The Washington state Senate was never the right entity to investigate an alleged rape 11 years ago on the other side of the country.
But it appears that might happen in the case of state Sen. Joe Fain, R-Auburn. Fain was recently accused by Candace Faber of raping her in his hotel room the night she graduated from a Georgetown University master’s program in 2007, four years before he joined the Senate. He has denied the allegation.
When it looked like Fain was headed toward re-election earlier this month, a bipartisan Senate committee unanimously voted to hire an outside investigator to look into the allegation by Faber, a guest faculty member at the University of Washington. At the time, one of the goals would have been to provide senators with information to help decide whether or not to seat Fain for a third term, a power granted them by the state Constitution.
Senate Majority Leader Sharon Nelson, D-Maury Island, suggested on Nov. 8 that the Senate would re-evaluate the need for the investigation should Fain lose. A day later, that happened. Democratic candidate Mona Das pulled ahead of Fain, who then conceded that evening. After eight years in the Senate, Fain, 37, will no longer be a lawmaker come January.
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Yet Nelson’s successor, the newly elected Senate Majority Leader Andy Billig, now says the Senate’s investigation will continue anyway. That’s the wrong move and smacks of partisan politics.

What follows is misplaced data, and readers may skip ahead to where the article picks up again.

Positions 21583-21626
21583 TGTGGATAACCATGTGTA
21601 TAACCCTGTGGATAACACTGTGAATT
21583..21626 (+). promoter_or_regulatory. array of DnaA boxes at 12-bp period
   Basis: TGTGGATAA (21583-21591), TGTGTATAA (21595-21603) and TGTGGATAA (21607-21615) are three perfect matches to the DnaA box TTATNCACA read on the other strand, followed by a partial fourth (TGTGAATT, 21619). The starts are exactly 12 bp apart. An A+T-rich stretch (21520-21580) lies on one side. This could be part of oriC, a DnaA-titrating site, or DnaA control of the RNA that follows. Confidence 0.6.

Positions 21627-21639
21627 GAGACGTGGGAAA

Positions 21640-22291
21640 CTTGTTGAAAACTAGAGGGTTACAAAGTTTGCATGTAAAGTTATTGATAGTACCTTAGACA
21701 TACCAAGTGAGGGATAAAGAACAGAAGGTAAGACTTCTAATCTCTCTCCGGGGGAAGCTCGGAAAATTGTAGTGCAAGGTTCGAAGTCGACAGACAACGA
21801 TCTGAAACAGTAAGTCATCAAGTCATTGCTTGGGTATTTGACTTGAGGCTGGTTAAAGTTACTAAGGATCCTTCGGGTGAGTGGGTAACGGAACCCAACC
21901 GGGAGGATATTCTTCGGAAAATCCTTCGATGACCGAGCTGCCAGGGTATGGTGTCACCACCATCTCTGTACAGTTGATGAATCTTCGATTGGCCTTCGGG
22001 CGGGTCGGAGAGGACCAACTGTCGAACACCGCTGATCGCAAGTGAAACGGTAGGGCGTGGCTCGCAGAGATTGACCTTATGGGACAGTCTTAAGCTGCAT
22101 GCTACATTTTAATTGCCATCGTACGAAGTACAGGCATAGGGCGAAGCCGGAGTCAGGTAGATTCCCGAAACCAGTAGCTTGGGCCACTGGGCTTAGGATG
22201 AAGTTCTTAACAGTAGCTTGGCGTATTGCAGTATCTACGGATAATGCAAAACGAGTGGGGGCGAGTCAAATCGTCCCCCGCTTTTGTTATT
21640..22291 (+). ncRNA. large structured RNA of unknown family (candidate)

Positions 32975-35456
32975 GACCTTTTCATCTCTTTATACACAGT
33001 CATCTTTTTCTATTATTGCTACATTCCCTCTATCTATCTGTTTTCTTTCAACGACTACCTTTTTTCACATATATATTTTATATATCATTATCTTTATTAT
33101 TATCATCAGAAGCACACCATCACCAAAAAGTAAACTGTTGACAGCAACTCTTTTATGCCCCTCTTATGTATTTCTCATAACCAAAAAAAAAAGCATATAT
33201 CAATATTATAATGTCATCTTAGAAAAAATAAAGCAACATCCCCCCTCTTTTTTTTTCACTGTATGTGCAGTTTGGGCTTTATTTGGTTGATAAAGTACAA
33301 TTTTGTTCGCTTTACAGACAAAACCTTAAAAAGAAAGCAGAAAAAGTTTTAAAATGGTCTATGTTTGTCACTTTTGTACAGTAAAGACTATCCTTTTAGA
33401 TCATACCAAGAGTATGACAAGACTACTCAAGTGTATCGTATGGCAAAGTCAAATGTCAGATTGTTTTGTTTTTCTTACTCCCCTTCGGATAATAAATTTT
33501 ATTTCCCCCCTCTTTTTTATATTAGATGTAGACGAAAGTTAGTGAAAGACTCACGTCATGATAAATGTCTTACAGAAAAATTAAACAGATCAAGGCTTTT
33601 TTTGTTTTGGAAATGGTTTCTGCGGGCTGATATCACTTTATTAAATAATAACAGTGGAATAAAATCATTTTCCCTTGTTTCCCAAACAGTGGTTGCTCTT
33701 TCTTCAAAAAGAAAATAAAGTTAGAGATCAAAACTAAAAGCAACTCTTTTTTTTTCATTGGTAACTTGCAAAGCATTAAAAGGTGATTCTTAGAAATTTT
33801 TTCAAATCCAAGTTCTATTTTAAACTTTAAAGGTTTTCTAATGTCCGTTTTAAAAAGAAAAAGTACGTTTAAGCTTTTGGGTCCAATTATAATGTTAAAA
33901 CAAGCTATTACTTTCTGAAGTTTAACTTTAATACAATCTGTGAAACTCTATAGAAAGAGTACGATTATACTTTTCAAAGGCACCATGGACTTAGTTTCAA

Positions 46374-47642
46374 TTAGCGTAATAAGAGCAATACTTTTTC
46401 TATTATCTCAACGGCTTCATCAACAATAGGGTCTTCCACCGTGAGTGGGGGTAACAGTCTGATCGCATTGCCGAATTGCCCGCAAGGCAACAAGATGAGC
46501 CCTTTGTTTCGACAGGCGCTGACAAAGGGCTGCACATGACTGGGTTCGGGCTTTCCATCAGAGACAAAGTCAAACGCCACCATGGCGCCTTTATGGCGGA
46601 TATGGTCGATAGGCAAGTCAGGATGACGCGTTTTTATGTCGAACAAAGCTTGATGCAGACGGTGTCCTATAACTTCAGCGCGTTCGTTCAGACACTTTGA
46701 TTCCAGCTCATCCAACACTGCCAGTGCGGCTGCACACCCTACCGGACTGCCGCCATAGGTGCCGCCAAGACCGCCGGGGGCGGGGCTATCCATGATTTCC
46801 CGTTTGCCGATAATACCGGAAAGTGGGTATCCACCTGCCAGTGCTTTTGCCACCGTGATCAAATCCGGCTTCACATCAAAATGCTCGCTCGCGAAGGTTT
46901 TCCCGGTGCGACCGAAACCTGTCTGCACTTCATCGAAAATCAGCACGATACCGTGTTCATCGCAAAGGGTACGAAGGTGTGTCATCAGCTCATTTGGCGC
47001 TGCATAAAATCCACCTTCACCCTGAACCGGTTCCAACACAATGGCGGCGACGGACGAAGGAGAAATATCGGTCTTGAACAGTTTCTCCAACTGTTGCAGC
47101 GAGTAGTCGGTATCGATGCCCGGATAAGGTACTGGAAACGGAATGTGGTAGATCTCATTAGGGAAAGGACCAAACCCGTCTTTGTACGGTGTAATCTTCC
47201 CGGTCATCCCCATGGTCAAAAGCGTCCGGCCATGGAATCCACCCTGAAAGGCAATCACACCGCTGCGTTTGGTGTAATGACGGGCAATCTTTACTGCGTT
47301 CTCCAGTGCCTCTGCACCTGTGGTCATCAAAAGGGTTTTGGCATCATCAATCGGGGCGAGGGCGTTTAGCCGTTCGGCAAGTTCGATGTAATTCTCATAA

By pursuing this, Billig’s first action as Democratic leader is to alienate minority Republicans, an unwise choice. Although Democrats are poised to hold a 28-21 majority in the Senate, they still need to work with GOP senators to craft important statewide policies.
“An investigation of Sen. Fain could cost taxpayers upwards of $100,000,” said state Sen. Randi Becker, who chairs the Senate Republican Caucus, in a statement late last week. “For what? Since the alleged activity took place years before he became a senator, and he’s not continuing with us, an investigation no longer has a legislative purpose. This case properly belongs in a court.”
Politics aside, it is unclear what this investigation would accomplish or what the Senate would ultimately be able to do with the results.
Given Fain’s election loss, the probe would be a waste of time and resources, and Senate Democrats should abandon it. If the intent was to help senators decide whether or not Fain should rejoin the chamber, there is no longer that need.
Instead, senators should channel their efforts toward preventing and addressing sexual harassment for women and employees who work at the Capitol. That means the Senate coming together with the state House to agree on uniform rules of conduct in both chambers, as well as a consistent process for handling complaints – changes that are long overdue.
Lawmakers should ensure these measures are in place by the time the Legislature reconvenes in January.
Doing that would go much further to improve the culture at the state Capitol than a largely symbolic investigation into a soon-to-be former senator.